Home School Book Review, July 03, 2011
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In 1929, nine-year-old Joey Dowdel and his seven-year-old sister Mary Alice, who live in Chicago, IL, make the first of seven annual trips to spend a week with their Grandma Dowdel in southern Illinois, somewhere between Chicago and St. Louis, MO, during summer vacation. Each chapter covers one year’s visit. And in those years, Joey and Mary Alice get to see and help Grandma give a funeral for Shotgun Cheatham, the town reprobate; get even with the Cowgill boys for their vandalism; trap catfish to feed the traveling unemployed men hit hard by the Depression; try to win the pie contest at the county fair; assist Vandalia Eubanks and Junior Stubbs to elope and get married ala Romeo and Juliet style; use the local rummage sale to keep Mrs. Elsie Wilcox’s house from being foreclosed; and observe the town’s centennial celebration.
The year 1935 was the last visit because Joey was fifteen and the next year would be in line for a summer job in Chicago. However, there is a final chapter, almost an “afterword,” for 1942 when he was going into the air corps to fight in World War II, and passed by Grandma Dowdel’s house on the train. The idea of “A Novel in Stories” is that the plot progresses in a series of short stories. The first chapter actually had appeared as a short story in Twelve Shots: Stories About Guns edited by Harry Mazer in 1997. I first heard of this book through Scholastic and Children’s Book of the Month clubs. But what I heard did not necessarily impress me. Of course, Scholastic and Children’s B.M.O.C. both try to make the books they sell sound as good as possible, and their synopsis of A Long Way from Chicago was, “Grandma Dowdel lies, cheats, trespasses, and wakes up her sleepy little town��"always for a good cause.” To me, it did not sound very good. It was a Newbery Honor book in 1999, and its sequel, A Year Down Yonder, in which Mary Alice has been sent to spend the whole 1937-1938 school year with Grandma Dowdel while Joey is out West planting trees through a government work program, won the Newbery Medal in 2001. This does not surprise me, as being a Newbery winner nowadays does NOT mean that a book is good, or even fit to read for that matter. Grandma Dowdel returns in the year 1958, without Joey and Mary Alice, in a later book A Season of Gifts.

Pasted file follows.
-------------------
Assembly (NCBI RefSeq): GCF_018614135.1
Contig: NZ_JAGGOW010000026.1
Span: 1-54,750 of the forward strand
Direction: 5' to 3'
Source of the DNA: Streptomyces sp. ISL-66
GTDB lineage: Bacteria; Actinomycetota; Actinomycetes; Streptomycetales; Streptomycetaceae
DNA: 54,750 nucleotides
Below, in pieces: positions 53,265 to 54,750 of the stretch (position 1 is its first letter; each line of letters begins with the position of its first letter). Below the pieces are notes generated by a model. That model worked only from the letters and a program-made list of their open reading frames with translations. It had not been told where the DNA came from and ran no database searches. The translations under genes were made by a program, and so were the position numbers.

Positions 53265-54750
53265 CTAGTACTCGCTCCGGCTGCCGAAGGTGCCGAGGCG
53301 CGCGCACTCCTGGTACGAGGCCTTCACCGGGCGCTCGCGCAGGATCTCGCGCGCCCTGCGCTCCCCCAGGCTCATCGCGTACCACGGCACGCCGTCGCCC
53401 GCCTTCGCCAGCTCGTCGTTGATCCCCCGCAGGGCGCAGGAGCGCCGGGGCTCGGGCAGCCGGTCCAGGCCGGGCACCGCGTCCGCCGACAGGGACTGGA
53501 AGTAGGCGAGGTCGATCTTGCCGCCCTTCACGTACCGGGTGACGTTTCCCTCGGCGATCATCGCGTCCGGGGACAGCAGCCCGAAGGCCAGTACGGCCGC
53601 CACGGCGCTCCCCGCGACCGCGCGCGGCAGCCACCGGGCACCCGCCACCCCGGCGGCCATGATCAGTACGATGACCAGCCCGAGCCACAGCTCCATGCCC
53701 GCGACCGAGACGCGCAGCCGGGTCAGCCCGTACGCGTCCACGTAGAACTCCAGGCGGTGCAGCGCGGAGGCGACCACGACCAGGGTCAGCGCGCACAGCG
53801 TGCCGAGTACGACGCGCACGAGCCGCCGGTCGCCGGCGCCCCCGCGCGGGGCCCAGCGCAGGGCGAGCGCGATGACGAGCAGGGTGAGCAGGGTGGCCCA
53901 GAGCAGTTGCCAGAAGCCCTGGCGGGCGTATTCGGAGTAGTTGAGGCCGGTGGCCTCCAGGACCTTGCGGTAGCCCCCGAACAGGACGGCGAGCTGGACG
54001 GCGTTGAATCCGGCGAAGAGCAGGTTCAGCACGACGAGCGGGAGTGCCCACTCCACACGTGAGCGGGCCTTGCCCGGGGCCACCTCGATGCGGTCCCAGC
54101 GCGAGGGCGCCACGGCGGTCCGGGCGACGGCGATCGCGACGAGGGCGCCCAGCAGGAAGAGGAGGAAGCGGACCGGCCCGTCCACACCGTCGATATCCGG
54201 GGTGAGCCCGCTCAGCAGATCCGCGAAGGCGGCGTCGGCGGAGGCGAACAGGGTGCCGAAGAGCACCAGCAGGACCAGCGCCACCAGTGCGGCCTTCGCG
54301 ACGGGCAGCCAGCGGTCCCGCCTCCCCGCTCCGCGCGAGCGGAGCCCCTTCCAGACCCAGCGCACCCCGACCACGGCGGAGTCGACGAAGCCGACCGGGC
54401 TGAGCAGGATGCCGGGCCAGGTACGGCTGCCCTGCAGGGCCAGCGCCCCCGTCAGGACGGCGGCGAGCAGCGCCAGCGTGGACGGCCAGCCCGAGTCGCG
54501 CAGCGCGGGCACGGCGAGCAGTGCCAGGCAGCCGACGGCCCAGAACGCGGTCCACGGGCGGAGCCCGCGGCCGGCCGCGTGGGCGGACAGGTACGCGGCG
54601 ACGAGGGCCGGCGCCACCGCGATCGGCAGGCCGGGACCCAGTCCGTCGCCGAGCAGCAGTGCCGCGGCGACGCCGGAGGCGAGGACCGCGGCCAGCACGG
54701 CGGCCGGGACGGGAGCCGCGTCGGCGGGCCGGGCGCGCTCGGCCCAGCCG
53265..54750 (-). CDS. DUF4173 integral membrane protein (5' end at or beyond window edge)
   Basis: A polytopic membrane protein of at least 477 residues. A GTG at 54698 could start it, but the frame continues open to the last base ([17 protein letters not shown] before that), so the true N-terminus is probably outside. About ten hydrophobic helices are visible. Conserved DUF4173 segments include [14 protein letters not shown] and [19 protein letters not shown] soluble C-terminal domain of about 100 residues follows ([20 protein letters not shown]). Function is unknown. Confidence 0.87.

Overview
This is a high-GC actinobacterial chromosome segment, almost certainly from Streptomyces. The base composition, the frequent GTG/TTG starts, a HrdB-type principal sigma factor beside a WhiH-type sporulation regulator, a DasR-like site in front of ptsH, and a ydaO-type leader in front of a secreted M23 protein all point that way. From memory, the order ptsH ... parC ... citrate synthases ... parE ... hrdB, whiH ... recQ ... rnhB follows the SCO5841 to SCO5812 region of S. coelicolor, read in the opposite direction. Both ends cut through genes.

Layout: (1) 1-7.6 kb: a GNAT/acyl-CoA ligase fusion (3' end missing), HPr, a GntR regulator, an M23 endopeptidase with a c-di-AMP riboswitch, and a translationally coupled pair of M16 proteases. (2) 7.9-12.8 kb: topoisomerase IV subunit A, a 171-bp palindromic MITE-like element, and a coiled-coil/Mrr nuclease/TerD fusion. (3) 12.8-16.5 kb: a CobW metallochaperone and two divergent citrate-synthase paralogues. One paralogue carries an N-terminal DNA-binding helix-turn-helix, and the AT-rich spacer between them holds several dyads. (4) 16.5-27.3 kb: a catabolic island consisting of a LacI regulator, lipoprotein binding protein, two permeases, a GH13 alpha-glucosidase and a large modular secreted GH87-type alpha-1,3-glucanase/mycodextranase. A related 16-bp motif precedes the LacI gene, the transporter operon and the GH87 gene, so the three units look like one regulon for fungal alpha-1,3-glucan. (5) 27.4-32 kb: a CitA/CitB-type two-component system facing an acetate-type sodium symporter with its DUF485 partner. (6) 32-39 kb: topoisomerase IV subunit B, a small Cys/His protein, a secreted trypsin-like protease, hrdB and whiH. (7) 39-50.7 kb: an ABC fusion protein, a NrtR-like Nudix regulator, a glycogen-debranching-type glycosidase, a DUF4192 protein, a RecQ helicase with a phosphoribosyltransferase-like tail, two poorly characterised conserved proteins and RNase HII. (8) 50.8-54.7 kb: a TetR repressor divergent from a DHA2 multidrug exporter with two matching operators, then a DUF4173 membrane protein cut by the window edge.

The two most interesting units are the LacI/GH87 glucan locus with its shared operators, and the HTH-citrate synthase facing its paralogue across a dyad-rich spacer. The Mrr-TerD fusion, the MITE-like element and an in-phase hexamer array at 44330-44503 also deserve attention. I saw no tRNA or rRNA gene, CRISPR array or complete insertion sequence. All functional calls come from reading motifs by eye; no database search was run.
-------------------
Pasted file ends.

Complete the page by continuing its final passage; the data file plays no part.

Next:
It is true that there is a great deal of humor in the situations found in the book, but to see the humor one must overlook the fact that Grandma tells lies (some of which are described as whoppers), brews her own beer during prohibition, sets illegal fish traps, flaunts the law (even though the law in this case is somewhat less than perfect), cheats at the pie contest, and starts false rumors. In examining the book from a Biblical worldview, it has been suggested that one’s view of the book will depend on his personal viewpoint on seeing humor in actions that are not always above reproach. I think that the underlying basis of the book may be encapsulated by the statement, “It was a story that grew in the telling in one of those little towns where there’s always time to ponder all the different kinds of truth.” Rather than a search for absolute truth, even in fiction, the idea of “different kinds of truth” sounds more like humanistic relativism. Also, when Joey asks Grandma about the punishment for setting illegal traps, she replies, “Nothin’ if you don’t get caught,” which Joey concludes “was an example of the way Grandma reasoned.” All in all, this is not a really bad book��"I’ve read much worse posing as children’s literature, but it is filled with questionable behavior which, yes, is “for a good cause,” but that’s part of the problem. The implication is that the end justifies the means, and people with a Biblical worldview know that this just isn’t so.